Applications dedicated to children in this range can be much more complex and specialized, combining different functions (such as educational and entertainment).

Children can develop their passions, interests, and talents precisely with the help of dedicated applications. They are also often used as teaching aids.

Capabilities of children between the ages of 8 and 12

Physical abilities (fine motor skills, gestures): fully developed
Cognitive abilities: developed
Independent operation: full
Preferred devices: phones, tablets, laptops, computers, and most control devices (e.g., mouse, keyboard, pad).

How to design applications for children with gamification elements?

Gamification, among other things, is a way of making digital products more attractive.

mobile applications for children - gamification
Crazy Coin – an example of a game based on gamification mechanisms.

Incorporating elements of competition and motivation into the logic of their operation into their functionalities makes the application much more attractive.

Ludic needs (games, playing) are very natural for children. The older they are, the idea of a game and the rules of each game are easier for them to understand.

mobile application for children - crazy coin
Crazy Coin – the most exciting game in the world. Its success is the result of thoughtful reinforcement of player engagement.

Primarily, gamification appeals to the need to compete, hierarchize and surpass. Rankings, tasks, missions, goals, levels, points, tables, challenges, and statuses are all tools that increase engagement.

Children's susceptibility to them increases with age. These mechanisms can be used to counteract boredom and decreased concentration.

It is worth remembering that children, as they grow older, have a better ability to focus and devote themselves to one action, one activity.

Applications for children. Summary

  1. Children prefer interfaces that are uncomplicated and easy to use. An application aimed at children should, above all, meet this requirement.
  2. The less developed the child's motor skills, the easier it should be to move or tap a target (e.g., a button, avatar, icon, or drawing).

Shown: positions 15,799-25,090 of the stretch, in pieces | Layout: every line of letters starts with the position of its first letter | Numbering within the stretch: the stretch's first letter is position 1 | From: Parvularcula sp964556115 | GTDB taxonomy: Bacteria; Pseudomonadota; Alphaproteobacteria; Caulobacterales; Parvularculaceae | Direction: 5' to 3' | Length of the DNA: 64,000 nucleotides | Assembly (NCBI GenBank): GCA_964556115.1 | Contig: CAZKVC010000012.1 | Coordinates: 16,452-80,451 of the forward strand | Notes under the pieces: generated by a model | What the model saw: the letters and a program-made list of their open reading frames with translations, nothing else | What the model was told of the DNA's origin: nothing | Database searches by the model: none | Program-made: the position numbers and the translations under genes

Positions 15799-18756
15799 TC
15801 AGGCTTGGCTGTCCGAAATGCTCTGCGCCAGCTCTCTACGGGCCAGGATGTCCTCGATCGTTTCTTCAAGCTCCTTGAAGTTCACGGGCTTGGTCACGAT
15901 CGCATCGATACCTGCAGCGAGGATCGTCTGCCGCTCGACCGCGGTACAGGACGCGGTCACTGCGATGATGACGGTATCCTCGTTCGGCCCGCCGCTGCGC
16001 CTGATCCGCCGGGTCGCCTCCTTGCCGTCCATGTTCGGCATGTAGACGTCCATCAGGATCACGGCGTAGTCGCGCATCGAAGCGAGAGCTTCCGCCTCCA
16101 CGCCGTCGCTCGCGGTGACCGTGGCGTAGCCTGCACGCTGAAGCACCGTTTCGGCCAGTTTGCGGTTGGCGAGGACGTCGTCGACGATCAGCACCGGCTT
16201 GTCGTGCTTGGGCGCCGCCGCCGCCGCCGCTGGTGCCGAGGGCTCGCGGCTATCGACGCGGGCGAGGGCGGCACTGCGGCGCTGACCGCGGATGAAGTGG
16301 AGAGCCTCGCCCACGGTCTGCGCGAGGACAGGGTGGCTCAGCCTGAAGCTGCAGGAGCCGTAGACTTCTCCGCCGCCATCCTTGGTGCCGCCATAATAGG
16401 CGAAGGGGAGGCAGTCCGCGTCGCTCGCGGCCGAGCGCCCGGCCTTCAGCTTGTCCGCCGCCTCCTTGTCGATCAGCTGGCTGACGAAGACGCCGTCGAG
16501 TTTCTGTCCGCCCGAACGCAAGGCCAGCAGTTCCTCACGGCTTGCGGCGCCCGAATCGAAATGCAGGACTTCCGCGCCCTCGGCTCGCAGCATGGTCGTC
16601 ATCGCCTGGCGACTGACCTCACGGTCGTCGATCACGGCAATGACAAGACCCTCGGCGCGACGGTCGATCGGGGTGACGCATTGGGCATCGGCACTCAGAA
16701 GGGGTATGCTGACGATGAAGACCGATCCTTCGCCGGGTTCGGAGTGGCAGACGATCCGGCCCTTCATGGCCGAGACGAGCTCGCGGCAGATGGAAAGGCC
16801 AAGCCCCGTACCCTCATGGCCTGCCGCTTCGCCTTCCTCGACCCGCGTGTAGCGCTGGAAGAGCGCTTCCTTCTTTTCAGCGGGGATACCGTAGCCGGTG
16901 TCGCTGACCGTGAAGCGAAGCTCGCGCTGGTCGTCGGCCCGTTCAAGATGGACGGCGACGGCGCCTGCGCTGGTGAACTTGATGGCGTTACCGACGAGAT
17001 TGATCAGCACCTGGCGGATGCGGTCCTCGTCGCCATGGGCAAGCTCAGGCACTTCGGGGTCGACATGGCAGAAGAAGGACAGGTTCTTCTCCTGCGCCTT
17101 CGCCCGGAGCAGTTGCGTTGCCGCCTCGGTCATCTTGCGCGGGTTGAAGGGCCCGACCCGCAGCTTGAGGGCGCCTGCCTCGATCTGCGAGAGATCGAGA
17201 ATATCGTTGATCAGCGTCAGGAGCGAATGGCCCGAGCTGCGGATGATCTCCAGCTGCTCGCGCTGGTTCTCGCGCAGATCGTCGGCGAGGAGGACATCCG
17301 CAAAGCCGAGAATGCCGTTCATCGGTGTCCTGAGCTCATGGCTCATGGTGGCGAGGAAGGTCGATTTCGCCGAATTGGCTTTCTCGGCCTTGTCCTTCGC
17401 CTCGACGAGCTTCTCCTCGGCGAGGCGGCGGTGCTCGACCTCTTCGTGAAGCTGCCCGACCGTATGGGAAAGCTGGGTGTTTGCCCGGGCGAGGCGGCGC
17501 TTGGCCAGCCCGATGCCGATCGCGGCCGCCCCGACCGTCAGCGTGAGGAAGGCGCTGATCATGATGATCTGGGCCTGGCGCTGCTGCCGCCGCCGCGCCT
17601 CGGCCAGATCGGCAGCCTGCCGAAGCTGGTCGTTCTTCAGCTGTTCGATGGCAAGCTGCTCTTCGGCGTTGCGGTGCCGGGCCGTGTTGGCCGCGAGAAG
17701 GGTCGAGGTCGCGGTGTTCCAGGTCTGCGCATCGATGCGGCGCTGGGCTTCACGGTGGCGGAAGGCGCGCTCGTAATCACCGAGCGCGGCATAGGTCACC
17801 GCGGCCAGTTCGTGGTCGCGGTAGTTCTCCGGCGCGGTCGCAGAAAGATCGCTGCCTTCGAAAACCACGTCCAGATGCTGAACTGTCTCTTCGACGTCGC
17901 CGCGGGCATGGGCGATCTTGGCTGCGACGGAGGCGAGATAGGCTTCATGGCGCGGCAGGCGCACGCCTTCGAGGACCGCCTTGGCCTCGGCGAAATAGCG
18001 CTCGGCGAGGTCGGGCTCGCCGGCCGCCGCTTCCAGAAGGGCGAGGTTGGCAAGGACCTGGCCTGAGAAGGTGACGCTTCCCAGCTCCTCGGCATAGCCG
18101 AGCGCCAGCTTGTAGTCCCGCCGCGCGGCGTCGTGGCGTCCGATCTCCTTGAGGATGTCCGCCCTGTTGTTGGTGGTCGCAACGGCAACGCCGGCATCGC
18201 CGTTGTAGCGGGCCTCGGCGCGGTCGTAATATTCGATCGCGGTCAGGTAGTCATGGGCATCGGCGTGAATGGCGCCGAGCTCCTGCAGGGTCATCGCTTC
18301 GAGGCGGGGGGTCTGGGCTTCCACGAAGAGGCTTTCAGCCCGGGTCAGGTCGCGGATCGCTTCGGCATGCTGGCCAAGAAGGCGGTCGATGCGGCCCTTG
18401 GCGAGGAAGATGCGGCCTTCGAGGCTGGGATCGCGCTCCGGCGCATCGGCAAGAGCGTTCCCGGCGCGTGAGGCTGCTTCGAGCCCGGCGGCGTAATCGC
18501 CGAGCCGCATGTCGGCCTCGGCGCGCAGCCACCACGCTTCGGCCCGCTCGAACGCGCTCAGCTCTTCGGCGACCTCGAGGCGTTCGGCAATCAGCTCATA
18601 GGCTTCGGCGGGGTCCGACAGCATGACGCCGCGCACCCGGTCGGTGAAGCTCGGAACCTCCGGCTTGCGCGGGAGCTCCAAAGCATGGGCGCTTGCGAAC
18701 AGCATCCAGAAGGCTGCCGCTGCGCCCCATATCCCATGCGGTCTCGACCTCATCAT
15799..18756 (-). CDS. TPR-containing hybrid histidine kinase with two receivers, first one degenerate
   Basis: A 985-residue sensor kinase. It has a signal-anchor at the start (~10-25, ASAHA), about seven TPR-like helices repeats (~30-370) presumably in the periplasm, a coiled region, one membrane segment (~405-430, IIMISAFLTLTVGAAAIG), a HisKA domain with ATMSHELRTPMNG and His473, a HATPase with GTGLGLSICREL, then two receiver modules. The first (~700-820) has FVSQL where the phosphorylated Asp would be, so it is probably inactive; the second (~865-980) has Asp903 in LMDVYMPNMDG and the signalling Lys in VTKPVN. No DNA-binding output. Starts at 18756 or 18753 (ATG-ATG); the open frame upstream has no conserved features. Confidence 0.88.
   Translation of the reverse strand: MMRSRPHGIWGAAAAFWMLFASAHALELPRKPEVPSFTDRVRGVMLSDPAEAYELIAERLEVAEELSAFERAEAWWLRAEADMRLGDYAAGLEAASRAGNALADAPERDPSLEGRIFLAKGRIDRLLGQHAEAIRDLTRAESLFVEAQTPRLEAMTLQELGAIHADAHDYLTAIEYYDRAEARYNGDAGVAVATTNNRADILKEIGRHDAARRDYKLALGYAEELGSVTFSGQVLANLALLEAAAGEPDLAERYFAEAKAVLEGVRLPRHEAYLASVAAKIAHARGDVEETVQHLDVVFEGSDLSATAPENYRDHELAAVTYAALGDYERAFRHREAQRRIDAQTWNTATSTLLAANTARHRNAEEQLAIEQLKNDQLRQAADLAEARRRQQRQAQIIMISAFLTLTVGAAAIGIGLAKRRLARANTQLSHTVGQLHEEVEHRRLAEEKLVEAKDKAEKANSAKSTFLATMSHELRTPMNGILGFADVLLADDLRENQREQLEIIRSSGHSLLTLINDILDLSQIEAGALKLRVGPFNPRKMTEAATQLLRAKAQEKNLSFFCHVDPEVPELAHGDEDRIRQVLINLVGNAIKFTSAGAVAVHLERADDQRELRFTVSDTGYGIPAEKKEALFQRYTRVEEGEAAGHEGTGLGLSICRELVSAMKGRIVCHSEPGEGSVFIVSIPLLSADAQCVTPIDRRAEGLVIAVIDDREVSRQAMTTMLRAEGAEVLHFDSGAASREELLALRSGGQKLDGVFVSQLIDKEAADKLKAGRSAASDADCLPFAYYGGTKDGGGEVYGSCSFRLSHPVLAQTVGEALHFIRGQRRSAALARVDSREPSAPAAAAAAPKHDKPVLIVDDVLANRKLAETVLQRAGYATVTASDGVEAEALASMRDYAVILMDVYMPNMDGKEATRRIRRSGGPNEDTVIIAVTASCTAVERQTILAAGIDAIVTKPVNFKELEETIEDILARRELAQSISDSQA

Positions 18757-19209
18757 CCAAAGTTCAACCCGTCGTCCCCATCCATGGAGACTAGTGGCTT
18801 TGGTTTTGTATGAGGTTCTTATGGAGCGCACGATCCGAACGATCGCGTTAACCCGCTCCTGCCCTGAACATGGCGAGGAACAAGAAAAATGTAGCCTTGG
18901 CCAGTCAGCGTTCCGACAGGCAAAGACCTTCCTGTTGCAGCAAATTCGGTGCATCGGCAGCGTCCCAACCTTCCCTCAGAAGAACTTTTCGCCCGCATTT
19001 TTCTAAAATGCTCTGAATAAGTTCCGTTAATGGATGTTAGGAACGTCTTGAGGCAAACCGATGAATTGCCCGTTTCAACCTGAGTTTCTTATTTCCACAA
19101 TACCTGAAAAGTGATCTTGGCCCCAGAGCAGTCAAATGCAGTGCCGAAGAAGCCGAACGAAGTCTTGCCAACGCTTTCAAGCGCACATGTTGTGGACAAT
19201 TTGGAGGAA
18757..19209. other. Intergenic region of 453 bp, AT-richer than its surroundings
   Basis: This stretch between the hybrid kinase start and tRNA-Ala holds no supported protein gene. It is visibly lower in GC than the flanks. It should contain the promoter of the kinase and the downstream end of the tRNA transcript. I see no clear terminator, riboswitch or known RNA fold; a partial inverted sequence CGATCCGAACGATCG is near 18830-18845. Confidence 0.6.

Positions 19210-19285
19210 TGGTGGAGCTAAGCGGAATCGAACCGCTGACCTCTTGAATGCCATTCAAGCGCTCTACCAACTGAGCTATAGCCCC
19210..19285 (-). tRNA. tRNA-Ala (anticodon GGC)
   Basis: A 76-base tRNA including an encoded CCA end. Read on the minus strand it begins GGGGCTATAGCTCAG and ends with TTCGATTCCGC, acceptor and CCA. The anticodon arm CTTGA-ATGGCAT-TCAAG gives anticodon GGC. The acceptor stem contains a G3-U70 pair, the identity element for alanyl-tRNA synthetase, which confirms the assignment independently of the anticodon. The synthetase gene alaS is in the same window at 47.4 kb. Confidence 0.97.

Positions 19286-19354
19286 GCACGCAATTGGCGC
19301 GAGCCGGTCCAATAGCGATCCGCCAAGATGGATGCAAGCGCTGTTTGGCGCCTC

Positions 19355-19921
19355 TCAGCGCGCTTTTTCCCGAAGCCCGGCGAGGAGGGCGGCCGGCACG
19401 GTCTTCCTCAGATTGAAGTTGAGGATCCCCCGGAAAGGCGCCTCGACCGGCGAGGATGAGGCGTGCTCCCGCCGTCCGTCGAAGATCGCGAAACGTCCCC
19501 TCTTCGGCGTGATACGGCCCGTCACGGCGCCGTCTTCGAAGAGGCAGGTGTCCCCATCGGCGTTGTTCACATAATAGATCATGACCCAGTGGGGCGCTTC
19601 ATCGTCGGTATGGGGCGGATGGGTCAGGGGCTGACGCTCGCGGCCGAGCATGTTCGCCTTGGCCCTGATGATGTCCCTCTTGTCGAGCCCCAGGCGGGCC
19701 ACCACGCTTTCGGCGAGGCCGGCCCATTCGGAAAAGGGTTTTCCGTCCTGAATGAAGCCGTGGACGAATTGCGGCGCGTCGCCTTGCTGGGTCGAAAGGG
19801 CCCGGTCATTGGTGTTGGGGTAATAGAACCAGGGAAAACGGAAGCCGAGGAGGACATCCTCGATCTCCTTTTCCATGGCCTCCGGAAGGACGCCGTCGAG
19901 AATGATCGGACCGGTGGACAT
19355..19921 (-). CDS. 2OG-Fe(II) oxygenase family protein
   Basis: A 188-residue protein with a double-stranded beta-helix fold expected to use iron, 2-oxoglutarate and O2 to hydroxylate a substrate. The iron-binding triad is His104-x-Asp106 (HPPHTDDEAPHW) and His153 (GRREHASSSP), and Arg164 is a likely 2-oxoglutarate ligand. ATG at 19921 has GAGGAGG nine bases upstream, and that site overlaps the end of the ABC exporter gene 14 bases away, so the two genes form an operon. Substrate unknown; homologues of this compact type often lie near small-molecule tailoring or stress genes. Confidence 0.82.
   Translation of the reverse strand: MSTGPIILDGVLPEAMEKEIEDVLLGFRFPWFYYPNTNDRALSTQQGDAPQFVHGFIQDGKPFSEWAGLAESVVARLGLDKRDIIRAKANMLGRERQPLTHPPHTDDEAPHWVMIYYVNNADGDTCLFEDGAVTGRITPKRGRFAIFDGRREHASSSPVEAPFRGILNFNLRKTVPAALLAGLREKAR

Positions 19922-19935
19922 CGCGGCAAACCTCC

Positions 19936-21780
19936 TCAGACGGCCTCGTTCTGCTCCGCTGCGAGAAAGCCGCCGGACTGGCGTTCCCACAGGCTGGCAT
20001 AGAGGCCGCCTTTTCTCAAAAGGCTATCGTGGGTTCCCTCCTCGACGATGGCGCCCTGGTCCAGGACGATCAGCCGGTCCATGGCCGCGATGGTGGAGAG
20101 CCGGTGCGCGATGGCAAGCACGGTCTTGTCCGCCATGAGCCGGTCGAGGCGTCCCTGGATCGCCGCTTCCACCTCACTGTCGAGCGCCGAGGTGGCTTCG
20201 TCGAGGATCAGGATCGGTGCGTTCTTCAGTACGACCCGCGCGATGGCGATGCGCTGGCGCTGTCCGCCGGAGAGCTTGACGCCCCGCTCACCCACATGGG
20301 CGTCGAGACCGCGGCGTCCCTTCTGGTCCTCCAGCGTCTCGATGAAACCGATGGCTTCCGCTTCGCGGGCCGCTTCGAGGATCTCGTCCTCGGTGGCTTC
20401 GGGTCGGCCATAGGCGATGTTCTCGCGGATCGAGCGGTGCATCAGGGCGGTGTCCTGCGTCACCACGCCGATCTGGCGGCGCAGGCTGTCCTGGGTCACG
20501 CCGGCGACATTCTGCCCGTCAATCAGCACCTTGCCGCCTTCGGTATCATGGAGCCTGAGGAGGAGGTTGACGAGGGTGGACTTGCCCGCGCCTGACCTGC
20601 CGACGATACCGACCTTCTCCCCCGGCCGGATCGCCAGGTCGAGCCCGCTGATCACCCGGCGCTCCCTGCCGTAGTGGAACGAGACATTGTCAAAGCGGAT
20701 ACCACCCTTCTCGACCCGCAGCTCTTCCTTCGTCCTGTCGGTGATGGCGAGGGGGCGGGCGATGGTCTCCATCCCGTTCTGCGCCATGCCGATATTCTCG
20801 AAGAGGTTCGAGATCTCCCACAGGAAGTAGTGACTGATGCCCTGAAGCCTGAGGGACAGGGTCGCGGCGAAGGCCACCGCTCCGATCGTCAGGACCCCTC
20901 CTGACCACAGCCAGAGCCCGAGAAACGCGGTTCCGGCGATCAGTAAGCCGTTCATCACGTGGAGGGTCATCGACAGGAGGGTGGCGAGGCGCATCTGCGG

3. With age, the tap's strength and the movement's precision improve (they become weaker, executed with greater sensitivity, and more accurate).
  4. Mobile applications for children must accommodate the changing size of children's hands and fingers and fine motor skills.
  5. The design of applications for children must consider that tactile targets for the youngest children should be at least four times larger than those designed for adults.
  6. Until about 9 years of age, children prefer tapping, swiping, and dragging.
  7. The younger the children are, the more they prefer touchscreens and tactile interaction.
  8. Children usually acquire the ability to read around the age of 7, but even older children prefer auditory interaction and communication.
  9. Children like interaction – they engage in impactful, attractive, and exciting activities.
  10. It is recommended to use sans-serif typefaces for better readability, with a size of at least 14 points.
  11. The younger the user of the app, the smaller the number of elements displayed on the screen should be.
  12. The choice of complex color designs is suggested for older children.
  13. We should tailor applications to the capabilities and needs of a particular user.
  14. Parents should be able to configure and supervise the application according to their preferences regarding content and security (parent mode and kid mode)
  15. Applications for children should first be designed in terms of reducing cognitive load.
  16. We should adapt applications for juniors to the physical capabilities of children of a certain age.
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Journal / Redaktor
Author: Radek
UX Writer and researcher by education + experience. Collects The Story's knowledge and shares it on the Journal.
Reviewer: Dymitr Romanowski